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WILLIAMS: Politicizing grief
Question of the Day
Anyone who reads my columns can tell you that it is one of my mantras that politics should take up as little space in your life as possible. If it doesn't, it's only out of necessity occasioned by bad government, something we have in surplus.
A normal, healthy person with a functioning conscience should recoil with horror at the gruesome killings of a dozen Americans and the woundings of 59 others in a crowded movie theater in Aurora, Colo. If you don't feel that, there's something wrong with you.
If your first reaction is, say, to get political, to condescend to our nation's Founding Fathers about the fact that guns are instruments of violence, then there is most certainly something wrong with you.
Sir Salman Rushdie, one of our greatest living novelists, contributed to the world this brilliant thought: "The 'right to bear arms' is the real Bane of America." It irks me even to have to repeat it. Who doesn't joke around about a national tragedy a few hours after it happens?
His vulgarity was matched only by his pettiness. Mr. Rushdie went on to attack perfect strangers ad hominem for bringing up his transgression of basic decency. He mocked Michelle Malkin for her perfectly understandable outrage at his comments, and posted what only he must think are pithy comments, such as, "Don't like puns? Fine. I don't like guns."
Who doesn't see an equivalence there?
One would think that a man who has been pursued for decades by the Iranian government for speaking freely about Islam would be a bit more charitable toward those with whom he disagrees. Instead, he revealed himself to have a personality and sense of humor as childish as his political beliefs, as selective and hypocritical a reverence for free speech as that of the Iranian government. It was an unwanted confirmation of what I had suspected from reading Mr. Rushdie's previous commentaries about religion, namely that he seems to have stopped thinking about the big issues somewhere around his 19th birthday. Whatever will impress the cool kids at "The Daily Show."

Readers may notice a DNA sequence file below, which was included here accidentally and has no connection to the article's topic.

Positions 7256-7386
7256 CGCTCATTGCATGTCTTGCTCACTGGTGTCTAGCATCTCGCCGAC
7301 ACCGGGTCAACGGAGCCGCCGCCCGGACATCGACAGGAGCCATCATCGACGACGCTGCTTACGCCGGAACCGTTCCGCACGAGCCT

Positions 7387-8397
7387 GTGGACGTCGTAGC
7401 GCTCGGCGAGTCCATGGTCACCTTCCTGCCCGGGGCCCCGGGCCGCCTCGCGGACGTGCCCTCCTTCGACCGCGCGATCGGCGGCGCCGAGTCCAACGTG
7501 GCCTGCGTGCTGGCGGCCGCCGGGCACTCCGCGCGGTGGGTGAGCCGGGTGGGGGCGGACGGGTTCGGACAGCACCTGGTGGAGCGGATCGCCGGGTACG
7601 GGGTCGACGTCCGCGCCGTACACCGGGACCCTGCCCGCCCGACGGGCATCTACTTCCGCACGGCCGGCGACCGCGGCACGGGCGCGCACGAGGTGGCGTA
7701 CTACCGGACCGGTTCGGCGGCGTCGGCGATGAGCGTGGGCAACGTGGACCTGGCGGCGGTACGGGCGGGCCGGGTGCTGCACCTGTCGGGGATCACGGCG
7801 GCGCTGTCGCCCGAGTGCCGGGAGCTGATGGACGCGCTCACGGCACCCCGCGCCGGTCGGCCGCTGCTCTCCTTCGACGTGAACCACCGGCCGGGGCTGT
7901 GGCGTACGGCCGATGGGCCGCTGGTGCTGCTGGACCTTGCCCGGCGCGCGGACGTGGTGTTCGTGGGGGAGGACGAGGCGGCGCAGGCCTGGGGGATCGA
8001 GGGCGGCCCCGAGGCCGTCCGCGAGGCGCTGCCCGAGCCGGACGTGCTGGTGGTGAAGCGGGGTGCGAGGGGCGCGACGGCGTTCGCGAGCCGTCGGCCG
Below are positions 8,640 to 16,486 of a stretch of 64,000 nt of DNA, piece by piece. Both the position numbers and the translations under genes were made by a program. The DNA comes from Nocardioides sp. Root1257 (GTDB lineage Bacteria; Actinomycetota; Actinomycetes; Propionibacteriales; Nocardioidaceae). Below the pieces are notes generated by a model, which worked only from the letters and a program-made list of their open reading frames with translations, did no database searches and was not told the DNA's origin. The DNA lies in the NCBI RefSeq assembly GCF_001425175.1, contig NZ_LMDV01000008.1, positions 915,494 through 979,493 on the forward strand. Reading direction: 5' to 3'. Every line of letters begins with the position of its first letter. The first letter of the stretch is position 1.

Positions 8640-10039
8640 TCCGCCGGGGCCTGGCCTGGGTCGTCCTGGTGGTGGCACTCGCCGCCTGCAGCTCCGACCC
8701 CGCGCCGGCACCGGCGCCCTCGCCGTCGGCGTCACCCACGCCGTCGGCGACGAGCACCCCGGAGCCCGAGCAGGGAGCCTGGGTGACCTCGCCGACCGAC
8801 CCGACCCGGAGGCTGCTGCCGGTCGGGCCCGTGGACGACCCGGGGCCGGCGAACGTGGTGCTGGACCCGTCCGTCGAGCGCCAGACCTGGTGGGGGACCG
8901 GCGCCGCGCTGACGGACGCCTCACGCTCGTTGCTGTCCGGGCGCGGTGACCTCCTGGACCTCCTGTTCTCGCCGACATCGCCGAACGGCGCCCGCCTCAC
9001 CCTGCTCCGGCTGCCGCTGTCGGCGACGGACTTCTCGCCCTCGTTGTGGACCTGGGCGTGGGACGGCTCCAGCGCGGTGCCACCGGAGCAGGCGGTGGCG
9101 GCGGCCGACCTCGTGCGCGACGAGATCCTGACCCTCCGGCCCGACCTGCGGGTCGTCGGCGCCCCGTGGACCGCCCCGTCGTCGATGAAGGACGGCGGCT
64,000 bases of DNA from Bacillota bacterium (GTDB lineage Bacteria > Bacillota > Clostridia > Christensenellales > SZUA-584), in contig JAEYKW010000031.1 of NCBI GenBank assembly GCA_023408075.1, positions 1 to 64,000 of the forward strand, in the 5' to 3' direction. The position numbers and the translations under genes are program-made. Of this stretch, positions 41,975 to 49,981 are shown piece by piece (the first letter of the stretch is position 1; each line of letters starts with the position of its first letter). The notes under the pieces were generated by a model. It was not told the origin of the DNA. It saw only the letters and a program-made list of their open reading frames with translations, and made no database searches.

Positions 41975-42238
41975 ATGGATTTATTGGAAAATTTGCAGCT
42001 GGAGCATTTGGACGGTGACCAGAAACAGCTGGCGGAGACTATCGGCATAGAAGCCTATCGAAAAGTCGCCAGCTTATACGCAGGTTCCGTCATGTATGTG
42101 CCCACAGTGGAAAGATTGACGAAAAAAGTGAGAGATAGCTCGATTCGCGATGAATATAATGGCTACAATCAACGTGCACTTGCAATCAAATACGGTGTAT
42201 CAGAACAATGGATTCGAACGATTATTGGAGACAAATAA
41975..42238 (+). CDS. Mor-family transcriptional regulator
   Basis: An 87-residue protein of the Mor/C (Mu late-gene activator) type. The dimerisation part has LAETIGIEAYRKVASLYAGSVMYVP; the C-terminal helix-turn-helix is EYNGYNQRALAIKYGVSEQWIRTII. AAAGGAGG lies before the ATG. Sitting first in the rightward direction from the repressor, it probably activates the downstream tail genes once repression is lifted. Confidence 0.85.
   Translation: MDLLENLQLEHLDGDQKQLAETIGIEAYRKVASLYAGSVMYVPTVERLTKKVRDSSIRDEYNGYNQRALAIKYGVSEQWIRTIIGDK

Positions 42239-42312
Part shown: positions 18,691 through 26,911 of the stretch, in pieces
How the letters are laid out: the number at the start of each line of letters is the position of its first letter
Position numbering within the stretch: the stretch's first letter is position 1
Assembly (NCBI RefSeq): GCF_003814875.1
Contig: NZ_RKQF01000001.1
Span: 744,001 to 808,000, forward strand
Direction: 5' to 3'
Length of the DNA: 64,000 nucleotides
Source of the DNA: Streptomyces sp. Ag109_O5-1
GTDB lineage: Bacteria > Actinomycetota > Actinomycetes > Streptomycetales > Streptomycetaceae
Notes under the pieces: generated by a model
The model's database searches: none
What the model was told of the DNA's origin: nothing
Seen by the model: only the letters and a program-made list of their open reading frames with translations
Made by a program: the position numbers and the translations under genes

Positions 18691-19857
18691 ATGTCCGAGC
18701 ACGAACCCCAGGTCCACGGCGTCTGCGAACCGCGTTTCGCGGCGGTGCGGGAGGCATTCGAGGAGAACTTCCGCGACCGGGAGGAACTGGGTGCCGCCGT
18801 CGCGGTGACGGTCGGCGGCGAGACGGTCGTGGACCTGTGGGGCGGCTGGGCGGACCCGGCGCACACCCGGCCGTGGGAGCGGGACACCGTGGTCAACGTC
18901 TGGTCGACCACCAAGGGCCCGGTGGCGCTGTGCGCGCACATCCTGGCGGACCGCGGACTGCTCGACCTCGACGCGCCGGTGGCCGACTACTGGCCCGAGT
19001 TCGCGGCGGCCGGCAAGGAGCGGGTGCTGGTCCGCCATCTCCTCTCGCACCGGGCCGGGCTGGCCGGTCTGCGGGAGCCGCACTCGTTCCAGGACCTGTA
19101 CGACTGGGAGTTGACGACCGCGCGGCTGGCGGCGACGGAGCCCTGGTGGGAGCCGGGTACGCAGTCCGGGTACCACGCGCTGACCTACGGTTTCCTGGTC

The New Yorker, as usual, could not bear to be outdone in stark, raving liberalism. Adam Gopnik posted a piece called "One More Tragedy" on its website, with a gratuitous photo of a grief-stricken woman, which reminded me of Michael Moore's use of gruesome footage in "Fahrenheit 9/11," and his trotting around of the suffering Cindy Sheehan and Lila Lipscomb. I predict that we will see more of such behavior in the wake of these awful killings.
The text of the article was no less exploitative. "Only in America are gun massacres of this kind routine, expectable, and certain to continue," Mr. Gopnik wrote. Why can't we be more like the tiny, statist European countries? Requisite anti-Americanism? Check. Libel of Second Amendment supporting Americans ("the blood lobby")? Also check.
Fortunately for us ignorant regular folk clinging to our guns and religion, Mr. Rushdie and Mr. Gopnik turned out to be constitutional scholars, as well. Both men wrote that the Second Amendment really just meant the right to a well-regulated militia. "Individual right to bear arms survived by a 5-4 vote in the Supreme Court (D.C. v Heller, 2008), powerful dissents. This argument isn't over," Mr. Rushdie said. Of course, they cited no Founding Father, least of all Federalist 46, in which James Madison argues that the American people would be difficult to oppress because they are well-armed. What did Mr. Rushdie say to someone who, albeit in a less articulate manner, argued the same? "congrats, sir or madam, you get the prize for dumbest right wing remark." Too bad President James Madison isn't here to defend himself.
It just goes to show, as so much else does, that for the left, all that matters is your intentions. If you need evidence of this, look at their stubbornness about their policies in the teeth of all results; they never sell us their ideas based on their results, only on their quixotic hopes. The same principle applies here: As long as you're one of the good guys, go ahead, make a few jokes, call a few names. Hey, it's for a good cause.
The paparazzi treatment of the whole affair as a commoditized news story is, despite its hideousness, predictable. I had hoped that exploiting the innocent victims of a random and senseless act was not.
•Armstrong Williams, author of the 2010 book "Reawakening Virtues," is on Sirius Power 128 from 7-8 p.m. and 4-5 a.m. Mondays through Fridays. Become a fan on Facebook at www.facebook.com/arightside, and follow him on Twitter at www.twitter.com/arightside. Read his content on RightSideWire.com.
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